"Clearly there is no real cohesion when it comes to putting together a national policy on how to tackle the southern crisis. It's a mess," Davis says.

IT is April 13, the first day of Songkran, the Thai new year, and the military's charm offensive is in full effect in Yala town.

Down the length of Ruam Mit Street, in front of the burnt-out shells of shops that have been bombed and building facades that have been spackled with shrapnel, local Buddhists are getting raucously — and increasingly drunkenly — into the mass waterfights with which Thais ring in the new year.

At one end, a live band belts out rock music, as local men, women and kathoey — ladyboys — drench each other with buckets and water pistols. At the edge, heavily armed soldiers and police enforce a series of checkpoints, setting up what they call a "safety zone" complete with signal jammers to foil remotely detonated bombs.

Across from one gutted shop, Sawangnapa Norasing plays with local children and her husband in front of her home. The car bomb two weeks before knocked her out and put her in the hospital for five days, but Sawangnapa is intent on celebrating. The security is heavy because this street, as one of the most heavily Buddhist in town, is also among the most likely to be bombed. "The people down here have a different culture, so I really only feel safe playing on this street. If no one plays Songkran here then no one would be playing anywhere," she says.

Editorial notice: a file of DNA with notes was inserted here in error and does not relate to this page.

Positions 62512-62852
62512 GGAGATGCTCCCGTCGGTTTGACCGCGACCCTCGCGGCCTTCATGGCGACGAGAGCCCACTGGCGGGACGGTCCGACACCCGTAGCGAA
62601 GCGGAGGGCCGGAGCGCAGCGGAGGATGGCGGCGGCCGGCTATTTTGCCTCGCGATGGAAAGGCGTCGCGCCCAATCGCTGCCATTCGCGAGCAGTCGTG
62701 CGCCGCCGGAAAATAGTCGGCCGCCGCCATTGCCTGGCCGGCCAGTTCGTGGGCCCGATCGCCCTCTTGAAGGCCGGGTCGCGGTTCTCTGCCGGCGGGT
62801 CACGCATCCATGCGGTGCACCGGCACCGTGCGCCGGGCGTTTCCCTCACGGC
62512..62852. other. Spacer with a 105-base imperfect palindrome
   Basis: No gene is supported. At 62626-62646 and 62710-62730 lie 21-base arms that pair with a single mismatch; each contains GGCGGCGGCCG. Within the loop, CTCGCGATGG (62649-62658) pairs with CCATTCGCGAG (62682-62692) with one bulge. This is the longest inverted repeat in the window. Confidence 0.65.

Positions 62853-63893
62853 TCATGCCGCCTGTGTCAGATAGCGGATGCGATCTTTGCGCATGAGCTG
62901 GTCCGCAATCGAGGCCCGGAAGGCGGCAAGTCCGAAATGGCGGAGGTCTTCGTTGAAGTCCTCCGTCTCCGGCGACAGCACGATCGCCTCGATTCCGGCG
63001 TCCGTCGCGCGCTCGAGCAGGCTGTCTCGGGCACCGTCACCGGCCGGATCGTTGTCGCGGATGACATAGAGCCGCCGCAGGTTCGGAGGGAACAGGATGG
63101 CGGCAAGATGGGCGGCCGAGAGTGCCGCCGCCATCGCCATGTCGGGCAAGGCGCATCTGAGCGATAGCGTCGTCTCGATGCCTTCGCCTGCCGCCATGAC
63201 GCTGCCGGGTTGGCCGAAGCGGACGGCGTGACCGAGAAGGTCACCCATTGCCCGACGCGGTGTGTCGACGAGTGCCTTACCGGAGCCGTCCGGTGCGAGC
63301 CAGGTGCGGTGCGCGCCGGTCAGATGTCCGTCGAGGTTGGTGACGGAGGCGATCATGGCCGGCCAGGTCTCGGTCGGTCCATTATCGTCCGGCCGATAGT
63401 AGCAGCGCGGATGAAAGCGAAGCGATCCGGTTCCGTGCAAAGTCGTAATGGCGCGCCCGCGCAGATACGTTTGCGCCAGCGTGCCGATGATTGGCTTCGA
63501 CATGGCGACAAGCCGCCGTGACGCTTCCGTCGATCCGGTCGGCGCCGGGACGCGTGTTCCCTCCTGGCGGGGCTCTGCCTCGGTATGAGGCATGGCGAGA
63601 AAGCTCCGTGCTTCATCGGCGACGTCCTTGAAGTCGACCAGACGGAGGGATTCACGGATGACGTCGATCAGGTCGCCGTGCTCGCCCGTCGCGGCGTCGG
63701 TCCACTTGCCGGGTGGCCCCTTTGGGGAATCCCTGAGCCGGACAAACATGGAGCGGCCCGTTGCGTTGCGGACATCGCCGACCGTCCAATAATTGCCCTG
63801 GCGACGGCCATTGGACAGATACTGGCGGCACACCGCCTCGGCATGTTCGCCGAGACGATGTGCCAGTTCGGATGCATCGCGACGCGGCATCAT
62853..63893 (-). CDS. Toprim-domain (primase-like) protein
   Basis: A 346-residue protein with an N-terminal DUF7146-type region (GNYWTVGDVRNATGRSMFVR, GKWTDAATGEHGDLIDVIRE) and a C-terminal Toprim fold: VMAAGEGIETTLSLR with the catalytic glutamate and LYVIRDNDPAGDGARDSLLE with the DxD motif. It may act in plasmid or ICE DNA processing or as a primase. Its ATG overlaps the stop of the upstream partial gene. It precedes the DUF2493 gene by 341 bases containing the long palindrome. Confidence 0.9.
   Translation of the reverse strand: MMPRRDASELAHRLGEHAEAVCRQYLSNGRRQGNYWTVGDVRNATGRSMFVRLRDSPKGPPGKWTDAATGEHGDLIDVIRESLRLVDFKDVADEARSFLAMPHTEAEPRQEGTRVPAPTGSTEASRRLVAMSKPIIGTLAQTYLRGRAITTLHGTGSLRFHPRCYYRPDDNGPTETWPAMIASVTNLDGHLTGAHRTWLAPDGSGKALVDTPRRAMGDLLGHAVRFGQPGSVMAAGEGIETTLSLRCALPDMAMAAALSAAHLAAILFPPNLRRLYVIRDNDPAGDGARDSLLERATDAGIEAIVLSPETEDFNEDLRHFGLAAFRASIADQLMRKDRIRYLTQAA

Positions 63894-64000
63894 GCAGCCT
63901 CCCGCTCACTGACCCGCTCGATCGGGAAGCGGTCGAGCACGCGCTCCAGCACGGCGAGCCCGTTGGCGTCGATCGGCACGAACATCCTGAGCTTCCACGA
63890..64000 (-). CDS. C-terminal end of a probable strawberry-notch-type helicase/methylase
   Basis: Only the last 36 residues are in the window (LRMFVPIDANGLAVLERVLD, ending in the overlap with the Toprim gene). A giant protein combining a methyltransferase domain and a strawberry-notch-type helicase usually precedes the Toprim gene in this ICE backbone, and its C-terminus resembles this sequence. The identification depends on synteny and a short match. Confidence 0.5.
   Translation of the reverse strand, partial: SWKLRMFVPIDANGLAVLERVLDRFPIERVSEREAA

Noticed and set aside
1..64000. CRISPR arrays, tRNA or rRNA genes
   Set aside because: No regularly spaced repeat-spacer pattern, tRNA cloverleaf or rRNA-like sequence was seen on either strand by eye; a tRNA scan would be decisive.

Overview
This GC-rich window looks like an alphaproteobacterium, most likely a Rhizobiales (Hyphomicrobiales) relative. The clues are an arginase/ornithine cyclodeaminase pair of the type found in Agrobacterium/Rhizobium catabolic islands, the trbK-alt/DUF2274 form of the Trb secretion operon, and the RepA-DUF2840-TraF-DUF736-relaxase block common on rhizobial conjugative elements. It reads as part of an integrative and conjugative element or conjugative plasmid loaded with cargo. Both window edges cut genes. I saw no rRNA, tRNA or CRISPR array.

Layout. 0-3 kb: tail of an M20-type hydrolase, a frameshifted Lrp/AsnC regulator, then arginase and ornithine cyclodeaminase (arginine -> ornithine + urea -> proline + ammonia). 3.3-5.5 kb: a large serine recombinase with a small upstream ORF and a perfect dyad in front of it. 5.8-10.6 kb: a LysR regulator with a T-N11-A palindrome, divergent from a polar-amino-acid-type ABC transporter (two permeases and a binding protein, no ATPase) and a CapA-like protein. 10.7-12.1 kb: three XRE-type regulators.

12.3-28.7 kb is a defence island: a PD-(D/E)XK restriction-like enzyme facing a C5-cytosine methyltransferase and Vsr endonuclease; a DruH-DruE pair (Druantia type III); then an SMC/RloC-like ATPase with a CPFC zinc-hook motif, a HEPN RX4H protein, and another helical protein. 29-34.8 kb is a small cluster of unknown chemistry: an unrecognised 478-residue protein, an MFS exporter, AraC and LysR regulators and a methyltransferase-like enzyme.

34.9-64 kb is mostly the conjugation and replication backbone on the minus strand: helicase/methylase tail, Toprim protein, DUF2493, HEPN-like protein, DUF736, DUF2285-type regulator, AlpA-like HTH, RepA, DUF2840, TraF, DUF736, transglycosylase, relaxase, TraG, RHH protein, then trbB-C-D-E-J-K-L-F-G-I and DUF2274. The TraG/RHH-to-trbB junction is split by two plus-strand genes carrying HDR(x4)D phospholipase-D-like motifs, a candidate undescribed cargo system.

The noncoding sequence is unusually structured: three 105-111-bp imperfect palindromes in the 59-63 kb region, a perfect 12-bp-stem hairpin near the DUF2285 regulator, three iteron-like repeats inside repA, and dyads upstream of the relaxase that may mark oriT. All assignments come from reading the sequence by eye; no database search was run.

Outside the safety zone and its Thai Buddhist bubble, we travel through the rest of Yala town. Across the train tracks, we enter a side of town where few Buddhists live. Friday prayers have finished, and down the shuttered streets a few women in headscarves are walking, and men lounge in restaurants across from the town's main mosque.

Sitting sipping tea with his friends, Abdul Manas, a Malay Muslim, bemoans the increasing division between Thai Buddhists and Muslim Malays since the surge in violence in 2004. The big cause, he and his friends agree, is an aggressive military that has harassed neighbours and family. "We feel occupied," Abdul says.

As for the water fights up the road, the men are unimpressed by the military's Songkran hearts-and-minds efforts. Thai new year, while a national holiday, is a Buddhist thing, explains Abdul's friend, Mohammad Rosi. Few Muslims will take part.

"For a Muslim, joining in is a sin," he explains.

How serious a sin is it, I ask. Mohammad is emphatic. "It's a big sin."